K&T–stop reading. Now.
I am a fan of Doctor Who. That is no surprise.
And when the 50th Anniversary special was announced, I was majorly excited. When it was announced the special would be screening in select theaters, I was even more excited.
Now, if you haven’t seen it yet, stop reading here, because I will spoil it for you–and as someone who spent nearly three days off Facebook, Twitter, and any other news feed story to avoid any details, I know you don’t want that to happen.
(Seriously, to those of my friends who haven’t seen it yet, stop reading. Now. Go catch up, go find the special, and then I don’t even mind if you don’t come back to read my summaries.)
Did you navigate away? Good.
Let me just start by saying, OF COURSE, I’m upset Christopher Eccleston didn’t film anything new for this special. He’s my favorite Doctor! But–he is also a professional, and he is in every way entitled to turn down roles. He doesn’t reprise roles, and in some way, that leaves his story perfectly intact. The Ninth Doctor has my heart forever and ever with his darkness and his angst. He may be a reflection of my own soul, and maybe I don’t want anyone to tinker with that now. However, the tip-of-the-hat to Nine was fine enough, and Hurt’s line right before regeneration made me smile. We know who The War Doctor becomes.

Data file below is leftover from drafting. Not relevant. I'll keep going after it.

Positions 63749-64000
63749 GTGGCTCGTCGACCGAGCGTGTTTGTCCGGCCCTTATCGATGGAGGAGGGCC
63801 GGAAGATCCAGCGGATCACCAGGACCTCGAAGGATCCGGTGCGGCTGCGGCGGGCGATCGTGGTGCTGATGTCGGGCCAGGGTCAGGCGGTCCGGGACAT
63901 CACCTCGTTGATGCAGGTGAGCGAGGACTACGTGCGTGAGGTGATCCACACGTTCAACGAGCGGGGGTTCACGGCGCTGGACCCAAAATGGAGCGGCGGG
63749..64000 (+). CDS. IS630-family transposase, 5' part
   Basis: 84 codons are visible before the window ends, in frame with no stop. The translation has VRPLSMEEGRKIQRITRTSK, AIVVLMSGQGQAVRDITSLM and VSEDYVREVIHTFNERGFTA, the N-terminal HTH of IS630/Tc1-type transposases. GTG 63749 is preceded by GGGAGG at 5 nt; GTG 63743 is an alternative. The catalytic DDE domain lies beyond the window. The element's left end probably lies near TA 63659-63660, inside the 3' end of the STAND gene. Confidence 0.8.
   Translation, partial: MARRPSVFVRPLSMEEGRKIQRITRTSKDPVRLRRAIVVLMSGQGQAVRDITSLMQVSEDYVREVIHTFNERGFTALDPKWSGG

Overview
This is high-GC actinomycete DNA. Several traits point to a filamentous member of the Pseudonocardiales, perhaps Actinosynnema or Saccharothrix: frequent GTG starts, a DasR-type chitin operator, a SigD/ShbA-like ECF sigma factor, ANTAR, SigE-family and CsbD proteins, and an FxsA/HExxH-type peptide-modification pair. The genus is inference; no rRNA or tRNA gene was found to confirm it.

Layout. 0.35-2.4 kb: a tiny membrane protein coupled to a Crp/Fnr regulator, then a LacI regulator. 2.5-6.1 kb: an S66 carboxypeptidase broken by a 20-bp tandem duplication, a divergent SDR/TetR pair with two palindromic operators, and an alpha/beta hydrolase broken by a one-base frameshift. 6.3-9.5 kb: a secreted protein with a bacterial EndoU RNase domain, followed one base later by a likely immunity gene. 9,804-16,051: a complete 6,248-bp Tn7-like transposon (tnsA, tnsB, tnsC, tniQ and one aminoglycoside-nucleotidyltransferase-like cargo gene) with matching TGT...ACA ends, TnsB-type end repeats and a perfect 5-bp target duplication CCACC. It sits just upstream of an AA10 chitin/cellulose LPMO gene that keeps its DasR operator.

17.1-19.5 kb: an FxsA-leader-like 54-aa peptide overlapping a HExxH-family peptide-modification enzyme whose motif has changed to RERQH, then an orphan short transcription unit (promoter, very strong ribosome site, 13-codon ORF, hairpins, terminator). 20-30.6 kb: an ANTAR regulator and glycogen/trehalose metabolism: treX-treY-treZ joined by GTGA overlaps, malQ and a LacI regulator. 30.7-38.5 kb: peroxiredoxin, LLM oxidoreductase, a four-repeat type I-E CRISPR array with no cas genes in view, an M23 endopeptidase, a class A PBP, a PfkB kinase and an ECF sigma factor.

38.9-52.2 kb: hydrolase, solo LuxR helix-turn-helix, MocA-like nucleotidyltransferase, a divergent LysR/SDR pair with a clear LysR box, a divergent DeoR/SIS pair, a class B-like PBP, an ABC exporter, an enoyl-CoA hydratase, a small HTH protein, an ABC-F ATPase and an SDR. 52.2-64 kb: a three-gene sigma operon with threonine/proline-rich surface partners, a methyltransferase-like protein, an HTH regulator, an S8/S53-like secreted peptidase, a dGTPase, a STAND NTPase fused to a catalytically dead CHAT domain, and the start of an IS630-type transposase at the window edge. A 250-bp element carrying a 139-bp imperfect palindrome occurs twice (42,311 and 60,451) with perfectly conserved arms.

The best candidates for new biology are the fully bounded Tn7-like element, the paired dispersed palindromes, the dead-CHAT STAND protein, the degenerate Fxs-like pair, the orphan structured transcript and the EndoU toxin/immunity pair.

Now… where was I?
David Tennant and Matt Smith were, for a lack of better words, amazing. To see both characters side-by-side–and with John Hurt’s Doctor–was a thrill ride. Tennant is my next favorite Doctor after Eccleston’s, for his portrayal and for Tennant’s own enthusiasm for the Doctor. Tennant is an actor that has mastered subtlety. As Hurt’s War Doctor exclaims, “Thank you, Bad Wolf Girl!” And Tennant’s wild-eyed response was heart-breaking. But it was so good, even if it was just a second long. There are plenty more reviews out there, many of which are more eloquent, more well-rounded and critical. I just happen to be one happy fan.
The thing is–there were so many predictable ways this could have gone. And in not satisfying all of those, it leaves me wanting more. It leaves the stories open. It leaves the imagination the possibility of running wild.
Isn’t that the beauty of this fantasy world? That anything and everything is possible?
Ten/Rose. We could have seen Eleven/Rose. We could have seen War, Nine, Ten, Eleven. Donna. Jack. River. But we didn’t–and for that, I’ll always be free to entertain the “what-ifs.”
A few months ago, I had a dream that I was the new Doctor in an American reboot. I had to have a heart-to-heart with David Tennant to discuss how to pull of such an enormous task. In the end, everything was okay. I knew I would be perfect as the Doctor. I would write that story perfectly.
I can’t live in a fantasy world, though–but I do know that I live in a world where dreams are to be followed. Like the Doctor says, he dreams, too. Dreams don’t always come true, but without dreaming, without wondering, you’ll never know how far you can get.
That, my friends, is the joy of living–whether it is for hundreds of years or only a handful. Dream on; it’s a wild ride.
I don’t want to go.